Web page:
It was six-thirty in the evening when I rolled up to the place, a Bungalow court off Laurelwood with crisp yellow grass and a sun-faded BERNIE 2016 sign out front. It was a normal enough neighborhood, if deserted streets and boarded-up storefronts was your idea of normal.

The job was a standard drop-and-go as far as I was concerned, but the woman standing at the door had a different idea. She was a knockout: tall, lithe, and casually attired in a pilled purple bathrobe and a single sock – a child’s — that went all the way up to her ankle. Her delicate features were partially hidden by a homemade face mask that looked to be stitched together from a ratty Joy Division T-shirt. A banana clip held her tousled raven hair suspended above her head like a downy Old Faithful.

“Have something for me?” she muffled through the mask. Her sea-blue eyes tightened into half-crescents. I took that to mean she was smiling, probably.

“DoorDash delivery, ma’am,” I said, handing off the Popeyes order – three crisp limbs of some unlucky bird and a Dr. Pepper to wash away the memory — then started back down the walk.

“Wait,” she said. “I’ve got another tip for you here.” She disappeared into the house and quickly returned, a brown paper bag in tow.
“Here,” she said, passing it over. “For being out there.”

I opened the bag and looked inside. A four-pack of Charmin.

I gripped the bundle and headed back to the car. “Thank you again!” she called out, but I didn’t turn around. Something was burning my eyes, and besides, I knew I’d never see her again.

- - -


The phone buzzed the way babies cry when they’re hungry. I wasn’t available and didn’t want to be, but in the Dashing world you’re either available or you’re broke. I picked it up and read: Five Guys. Three bacon cheeseburgers with everything and one chocolate shake. I grabbed my hat and headed for the jalopy.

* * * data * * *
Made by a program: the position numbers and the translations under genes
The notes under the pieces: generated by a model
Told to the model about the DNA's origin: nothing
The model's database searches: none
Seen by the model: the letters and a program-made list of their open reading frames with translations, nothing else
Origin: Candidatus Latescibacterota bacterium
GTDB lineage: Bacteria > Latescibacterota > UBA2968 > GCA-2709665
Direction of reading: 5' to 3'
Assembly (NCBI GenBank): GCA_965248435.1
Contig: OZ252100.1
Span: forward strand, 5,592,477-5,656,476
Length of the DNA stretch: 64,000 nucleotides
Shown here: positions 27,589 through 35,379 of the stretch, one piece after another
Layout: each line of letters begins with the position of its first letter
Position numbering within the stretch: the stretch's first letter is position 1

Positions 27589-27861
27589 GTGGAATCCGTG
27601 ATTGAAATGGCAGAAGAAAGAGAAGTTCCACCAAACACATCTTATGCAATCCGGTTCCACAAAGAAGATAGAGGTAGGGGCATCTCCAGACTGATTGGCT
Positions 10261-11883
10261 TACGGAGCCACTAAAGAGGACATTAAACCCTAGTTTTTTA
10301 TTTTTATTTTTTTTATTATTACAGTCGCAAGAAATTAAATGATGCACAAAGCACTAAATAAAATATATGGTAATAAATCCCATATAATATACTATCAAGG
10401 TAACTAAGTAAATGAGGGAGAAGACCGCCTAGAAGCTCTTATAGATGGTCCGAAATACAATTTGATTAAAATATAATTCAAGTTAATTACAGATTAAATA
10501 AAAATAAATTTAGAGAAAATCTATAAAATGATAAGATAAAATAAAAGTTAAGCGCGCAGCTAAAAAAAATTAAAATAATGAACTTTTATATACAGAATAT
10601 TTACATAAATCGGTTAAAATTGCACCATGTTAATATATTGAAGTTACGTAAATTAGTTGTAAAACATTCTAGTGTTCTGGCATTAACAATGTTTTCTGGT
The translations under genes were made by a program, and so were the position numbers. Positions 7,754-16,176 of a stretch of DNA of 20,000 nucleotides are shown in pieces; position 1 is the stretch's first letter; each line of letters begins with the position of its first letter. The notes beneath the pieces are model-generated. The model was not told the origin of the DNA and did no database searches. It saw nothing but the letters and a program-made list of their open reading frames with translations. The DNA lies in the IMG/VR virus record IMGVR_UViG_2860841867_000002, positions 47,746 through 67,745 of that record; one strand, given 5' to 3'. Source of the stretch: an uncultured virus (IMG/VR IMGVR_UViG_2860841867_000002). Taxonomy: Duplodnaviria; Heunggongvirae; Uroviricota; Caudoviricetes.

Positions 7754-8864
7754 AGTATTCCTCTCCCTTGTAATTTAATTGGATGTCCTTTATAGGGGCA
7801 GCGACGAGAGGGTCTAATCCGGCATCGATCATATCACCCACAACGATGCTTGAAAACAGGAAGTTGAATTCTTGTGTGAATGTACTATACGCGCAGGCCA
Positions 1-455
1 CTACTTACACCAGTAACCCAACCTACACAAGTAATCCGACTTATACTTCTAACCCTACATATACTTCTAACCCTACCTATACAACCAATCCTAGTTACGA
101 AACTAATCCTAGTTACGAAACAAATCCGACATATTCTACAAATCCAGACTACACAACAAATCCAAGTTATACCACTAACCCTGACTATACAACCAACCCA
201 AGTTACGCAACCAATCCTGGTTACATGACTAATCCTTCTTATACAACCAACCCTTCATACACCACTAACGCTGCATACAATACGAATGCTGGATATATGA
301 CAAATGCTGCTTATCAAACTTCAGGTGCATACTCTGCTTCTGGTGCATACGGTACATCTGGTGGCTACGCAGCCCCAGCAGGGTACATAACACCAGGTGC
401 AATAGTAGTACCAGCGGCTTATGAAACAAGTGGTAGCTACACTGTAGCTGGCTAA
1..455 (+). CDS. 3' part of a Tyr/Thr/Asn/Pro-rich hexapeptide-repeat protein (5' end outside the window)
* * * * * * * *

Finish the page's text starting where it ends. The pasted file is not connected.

It had been two months since the virus put an end to the sleuthing business. I’d shuttered the office when the order came to lay low, but by then it didn’t matter much anyway. There wasn’t an unsolved stiff or blackmail plot that would whistle within six feet of my door, and I was in a spot. The papers kept telling me that help from the Feds was coming, but it was moving slower than a hippo, and would be about as useful when it arrived. I’d have to figure this one out all by my lonesome.

That’s about the time DoorDash walked into the picture. It looked like a sweetheart of a deal, but my gut told me there was something screwy about the job. For one, it was common knowledge that DoorDash had pocketed tips a couple years back. It was a clumsy swindle and they’d gotten pinched, but they’d managed to slip the cuffs, the way everyone with money seems to.

Still, you can’t pay the electric company with hunches, and I’d signed on.

I was a part of this gig economy nastiness now.

- - -


The drop-off point was a three-story Colonial in Vista Heights, a stately old neighborhood that guarded its beauty as selfishly as a miser guards his fortune. I parked my Chrysler across the street and eyed the mark: an old man in khaki shorts and a bright blue polo who was drowning a rosebush with a garden hose. The man had the look of someone who didn’t just read Nextdoor, but posted there too, and his head shot up as soon as I cut the engine. He stared at my heap in studied disgust, like he’d never seen rust before in his life. I let him stare.
I met him at the edge of the lawn. His skeletal hand gripped an ebony cane that was topped with an ivory handle in the shape of a lion’s head, and an N95 covered his bony face.

“I see you eyeing my mask, young man. Yes, it is an N95 — I have twelve more boxes in my study. And no, you may not have one.”

“Nuts,” I said.

“Come now, inside. Place my victuals on the kitchen island here. I am going to make you wait, young man, until I have verified the contents of your delivery. I know your sort, always eager for graft and pilferage!”

He snatched the bundle and began his inspection. Suddenly his gnarled hands froze, then scrambled around the inside of the bag in a panic.

“My Red Robin order is missing the French fries!”

I wasn’t in the mood for playtime. “Call the boys downtown, gramps. I’m just a dasher.”

“What impudence! Such an attitude is why you’re a food delivery boy! I suppose you’ve never had respectable work?”

“Once,” I said. “But it didn’t agree with me.”

“Always with the quick turn, eh, young man? Well, how about one more — this time through my front door!”

The old man thrust his cane into the small of my back, pushing me towards the door. I turned and gave him a hard look. For a second, I thought about taking off my face mask and letting him have a puff.

In the end I didn’t. But it was a long second.